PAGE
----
10. Poor Liz! I couldn't help thinking she needed a long hot-skinned hug - about thirty years ago. Clearly she's created a monster by adding communal dislike to her self-hatred - while crying wolf about her loneliness, ageing, social expulsion and lack of sex. It was too easy to brand us all as daft mummies while she is a champion of - hang on - what?
    I can only think Poor Liz! Poor Liz. You don't even make me upset, you hopped on the bus of life at the wrong stop.

    Eliza you were lovely, authentic and far from invisible. Xcat

    1. It's ironic, isn't it, the one hiding under a pseudonym being authentic! And Liz behind a mask... Yes it is sad. I'm going to ring her editor today and suggest very strongly that they send her on a long sabbatical.
      Thanks :) x

  11. Blimey, I'm not surprised her husband left her if she really is as cold-hearted as she has portrayed herself to be! All of this hype over mumsnet blogfest, why wasn't I there?! Sounds as though you were fabulous and if you're blog is anything to go by, I am sure you were. This post makes for excellent reading :)

  12. Eliza, I don't think you realise what you did. While we all sat there like stunned mullets not quite believing what we were hearing you stood up for everyone and took one for the team. Said what we all wanted to say. Far from invisible you shone brightly and while others (!) might say their writing takes guts, your blog and your comments on stage take courage and came from the heart. Thank you for your bravery and for saying what needed to be said. LJ's column tarred us all with the same brush, and I am proud to be considered to be part of the crowd of intelligent, proactive and LOVELY happy people in that lecture theatre on saturday. Thank you for stepping up.

  13. Nope, you weren't invisible either on stage or in amongst the champagne! It was LOVELY to meet you and hear you speak about writing and blogging and I really did love the moment when you confronted Liz on stage with the question we all wanted to ask.

    I have long been fascinated by how scandalously wrong Liz is in her writing and so it was really interesting hearing her speak--not only her confession that she wouldn't do it this way again, but the fact that she seemed to feel so trapped in her role. What a great panel though, as you all provided great balance for each other and you especially offered opportunities for deeper discussion with the other panel members.

    Hope you do it again :)

    Oh, and great review here!

    1. Thanks so much. Lovely to meet you too. Hope we have some more Mumsnet meetups to get a chance to chat more to everyone. x

  14. I have been excited about reading this piece - from the stage - and you haven't disappointed. I didn't know LJ is deaf - it explains a little, but, like you say, not bad manners. Like you, too, my decision not to write much was overturned in an instant and I stayed up late to write my post. I thought you were great standing up to her. Nearly shouted Bravo at the time - and I think you did get a round of applause for it? Twitter was hilarious but not enough to distract from the matter in hand and your defiance! Brilliant post. Am nearly 50 and signing up to follow you. Plus you mentioned you were / are a single mum so wondered if you'd like to add your voice to my series of Stories of Single Mums - all adding weight to defy the myth of who we are perceived to be i.e. feckless teenagers, who actually only make up 2%? :)

    1. Thanks! I'll head over to your blog now! Ex

  15. Hi Eliza, it's me again over at I Don't Know How She Doesn't Do It with more readers yesterday than I've ever had before thanks to Tim Dowling and Mumsnet - and thanks for including me in your Blog Hop, I've returned the favour. All very interesting stuff above. I was so outraged when I read the L J piece that I immediately emailed the editor of Femail, who I've been writing for recently, and said boy, boy oh boy would I like to respond to that! But I'm not sure that I would really. I'm not sure she means anything she writes - it's all just copy. Let's see if they take me up on it though... watch this space! E x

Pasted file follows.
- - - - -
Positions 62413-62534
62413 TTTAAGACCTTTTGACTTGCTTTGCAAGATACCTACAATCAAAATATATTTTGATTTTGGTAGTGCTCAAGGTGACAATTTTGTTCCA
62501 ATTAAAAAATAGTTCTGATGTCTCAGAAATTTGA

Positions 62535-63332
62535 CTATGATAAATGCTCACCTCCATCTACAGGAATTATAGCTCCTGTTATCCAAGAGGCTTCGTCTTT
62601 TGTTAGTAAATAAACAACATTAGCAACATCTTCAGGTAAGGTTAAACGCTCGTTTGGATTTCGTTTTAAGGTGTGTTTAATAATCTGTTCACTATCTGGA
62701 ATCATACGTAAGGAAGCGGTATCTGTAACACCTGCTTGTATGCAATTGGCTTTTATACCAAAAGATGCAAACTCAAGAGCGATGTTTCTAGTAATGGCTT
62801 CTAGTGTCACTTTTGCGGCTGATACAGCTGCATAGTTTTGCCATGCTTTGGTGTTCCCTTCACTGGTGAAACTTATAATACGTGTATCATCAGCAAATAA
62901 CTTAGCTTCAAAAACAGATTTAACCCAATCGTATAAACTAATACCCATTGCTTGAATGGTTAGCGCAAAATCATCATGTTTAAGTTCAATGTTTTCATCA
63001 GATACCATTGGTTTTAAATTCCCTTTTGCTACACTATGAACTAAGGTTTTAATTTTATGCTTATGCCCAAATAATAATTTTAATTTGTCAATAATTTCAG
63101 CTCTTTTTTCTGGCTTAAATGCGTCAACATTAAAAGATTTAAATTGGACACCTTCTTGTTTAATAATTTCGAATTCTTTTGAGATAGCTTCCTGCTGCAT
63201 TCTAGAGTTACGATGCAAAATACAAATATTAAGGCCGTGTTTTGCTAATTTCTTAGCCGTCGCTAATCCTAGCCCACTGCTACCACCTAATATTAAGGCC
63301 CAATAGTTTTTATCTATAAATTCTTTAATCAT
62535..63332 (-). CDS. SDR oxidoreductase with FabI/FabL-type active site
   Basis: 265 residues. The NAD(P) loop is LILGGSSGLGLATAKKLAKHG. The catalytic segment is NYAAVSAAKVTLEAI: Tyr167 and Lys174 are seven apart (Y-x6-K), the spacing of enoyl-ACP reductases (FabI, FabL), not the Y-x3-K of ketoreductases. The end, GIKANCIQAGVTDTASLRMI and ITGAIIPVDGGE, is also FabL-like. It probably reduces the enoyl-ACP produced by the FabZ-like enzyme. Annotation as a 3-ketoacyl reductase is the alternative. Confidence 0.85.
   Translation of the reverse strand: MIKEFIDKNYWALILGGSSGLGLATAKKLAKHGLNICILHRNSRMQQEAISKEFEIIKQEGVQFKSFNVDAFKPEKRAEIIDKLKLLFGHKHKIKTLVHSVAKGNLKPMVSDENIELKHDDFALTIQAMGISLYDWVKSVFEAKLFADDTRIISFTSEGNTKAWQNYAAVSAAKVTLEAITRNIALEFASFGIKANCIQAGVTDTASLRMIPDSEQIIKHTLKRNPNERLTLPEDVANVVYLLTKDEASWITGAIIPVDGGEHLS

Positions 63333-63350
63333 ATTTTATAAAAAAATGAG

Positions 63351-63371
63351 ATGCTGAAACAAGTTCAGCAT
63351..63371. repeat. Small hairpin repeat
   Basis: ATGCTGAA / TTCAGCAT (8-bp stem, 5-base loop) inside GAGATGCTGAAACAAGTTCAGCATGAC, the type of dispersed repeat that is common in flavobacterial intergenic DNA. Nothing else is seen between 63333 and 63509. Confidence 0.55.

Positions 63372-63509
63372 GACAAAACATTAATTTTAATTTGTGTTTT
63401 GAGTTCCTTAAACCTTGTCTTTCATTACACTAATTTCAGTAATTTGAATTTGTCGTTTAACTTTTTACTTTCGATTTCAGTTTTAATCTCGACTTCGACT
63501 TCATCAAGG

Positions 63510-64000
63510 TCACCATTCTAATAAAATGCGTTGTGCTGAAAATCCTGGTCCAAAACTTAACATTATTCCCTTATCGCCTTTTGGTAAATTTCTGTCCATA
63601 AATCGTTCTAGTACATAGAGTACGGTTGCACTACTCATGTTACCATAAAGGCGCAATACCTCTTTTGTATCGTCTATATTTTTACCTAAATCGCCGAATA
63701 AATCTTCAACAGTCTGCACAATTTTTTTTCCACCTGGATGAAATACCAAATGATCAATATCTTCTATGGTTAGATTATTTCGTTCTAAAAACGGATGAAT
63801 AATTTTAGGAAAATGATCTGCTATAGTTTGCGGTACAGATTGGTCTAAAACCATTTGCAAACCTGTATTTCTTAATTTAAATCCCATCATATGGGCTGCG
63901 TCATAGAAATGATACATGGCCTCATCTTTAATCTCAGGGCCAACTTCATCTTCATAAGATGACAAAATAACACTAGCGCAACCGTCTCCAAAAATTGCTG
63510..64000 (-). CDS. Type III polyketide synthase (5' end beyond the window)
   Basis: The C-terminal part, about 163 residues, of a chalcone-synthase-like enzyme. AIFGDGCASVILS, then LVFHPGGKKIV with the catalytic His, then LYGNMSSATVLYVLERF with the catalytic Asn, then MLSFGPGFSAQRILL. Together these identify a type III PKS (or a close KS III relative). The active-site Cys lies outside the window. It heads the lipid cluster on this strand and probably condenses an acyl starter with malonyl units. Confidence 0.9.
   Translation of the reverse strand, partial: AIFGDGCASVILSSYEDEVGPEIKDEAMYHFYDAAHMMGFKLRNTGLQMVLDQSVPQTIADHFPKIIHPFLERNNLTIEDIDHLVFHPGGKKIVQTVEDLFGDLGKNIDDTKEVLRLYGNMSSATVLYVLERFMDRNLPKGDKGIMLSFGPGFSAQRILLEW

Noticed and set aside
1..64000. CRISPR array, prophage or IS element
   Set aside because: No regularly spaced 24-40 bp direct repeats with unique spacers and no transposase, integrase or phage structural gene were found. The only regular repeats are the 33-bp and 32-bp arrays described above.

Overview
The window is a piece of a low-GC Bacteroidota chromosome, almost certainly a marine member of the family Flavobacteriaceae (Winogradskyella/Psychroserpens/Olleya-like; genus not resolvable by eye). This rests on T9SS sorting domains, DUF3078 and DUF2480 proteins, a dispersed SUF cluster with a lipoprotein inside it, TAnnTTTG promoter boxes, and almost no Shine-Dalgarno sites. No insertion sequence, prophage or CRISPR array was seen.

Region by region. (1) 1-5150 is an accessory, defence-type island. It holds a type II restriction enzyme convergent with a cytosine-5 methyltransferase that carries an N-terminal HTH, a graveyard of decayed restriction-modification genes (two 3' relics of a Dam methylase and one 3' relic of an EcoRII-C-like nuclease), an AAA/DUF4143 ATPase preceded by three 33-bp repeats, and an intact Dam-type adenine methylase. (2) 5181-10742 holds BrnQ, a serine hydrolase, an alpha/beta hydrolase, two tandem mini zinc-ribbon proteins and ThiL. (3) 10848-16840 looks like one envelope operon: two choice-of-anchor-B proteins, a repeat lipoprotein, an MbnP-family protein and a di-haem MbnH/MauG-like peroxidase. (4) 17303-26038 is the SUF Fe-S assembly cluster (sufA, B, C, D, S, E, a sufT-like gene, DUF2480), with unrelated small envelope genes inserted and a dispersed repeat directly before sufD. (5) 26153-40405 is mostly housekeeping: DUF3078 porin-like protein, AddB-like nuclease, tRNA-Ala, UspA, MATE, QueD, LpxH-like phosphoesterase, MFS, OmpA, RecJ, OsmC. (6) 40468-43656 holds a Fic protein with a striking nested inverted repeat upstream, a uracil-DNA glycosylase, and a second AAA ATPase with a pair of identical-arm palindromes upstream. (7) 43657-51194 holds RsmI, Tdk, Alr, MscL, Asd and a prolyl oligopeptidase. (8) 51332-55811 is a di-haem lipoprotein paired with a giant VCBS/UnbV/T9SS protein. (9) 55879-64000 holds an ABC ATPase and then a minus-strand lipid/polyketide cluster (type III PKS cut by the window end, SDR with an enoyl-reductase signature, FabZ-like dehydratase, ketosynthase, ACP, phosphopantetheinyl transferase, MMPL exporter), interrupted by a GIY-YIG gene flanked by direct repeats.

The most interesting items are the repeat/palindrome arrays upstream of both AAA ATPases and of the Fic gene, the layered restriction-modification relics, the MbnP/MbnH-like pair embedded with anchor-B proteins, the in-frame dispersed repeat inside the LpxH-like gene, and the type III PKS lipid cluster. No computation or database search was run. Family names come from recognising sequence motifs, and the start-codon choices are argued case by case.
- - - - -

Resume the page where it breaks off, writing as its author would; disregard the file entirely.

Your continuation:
16. Liz you weren't invisible at all on Saturday don't worry. After listening to you talk at Blogfest I came home and checked out your blog. It is great.I agree that Saturday was so much more than a bunch of bored women sitting at home writing blogs. It was actually uplifting to talk to other interesting women who care passionately about the world we live in and what is happening around us. Women of all ages who are using their blogs to have discussions and even change things for the better. It's a great forum and I now actually feel proud to part of it. It has inspired me, a fledgling blogger, to do more.

    1. Thanks. Good comments - if Mumsnet's good enough for Miriam, it's good enough for the rest of us!

    2. PS - I'm the one called Eliza! :)

  17. I thought you were terribly brave taking on a complete Loon - They are very unreliable you know!
    Thought you were fab on the day and loved your written response too.
    Off now to have a wander round your very stylish looking blog.
    Lovely to meet you on Saturday - BTW.

  18. Thanks for the view from the other side. So glad to have my prejudices substantiated. I agree with you, though. Personal, difficult, wounding stuff is best left the a private journal. It's hurtful to write and mortifying to read and has evidently deprived Liz Jones of a personality.

    1. Thank you for your brilliant parody!

  19. I read this back when there were 5 comments, but I can't find one from me, so I must have got distracted and for that I apologise.

    This is a great post, following up on the event and your close contact with the female Voldemort on the panel.

    Love your pic of Miriam. I don't know how I missed her in my watching of the Royal Wedding. Won't make that mistake again. I caught most of her talk which can be found here:


    1. TVM and thanks for the video... Must now try and tackle editing mine of Voldemorticia x

  20. Hi Mrs Definitely Not Invisible, you were fab. Love this round up x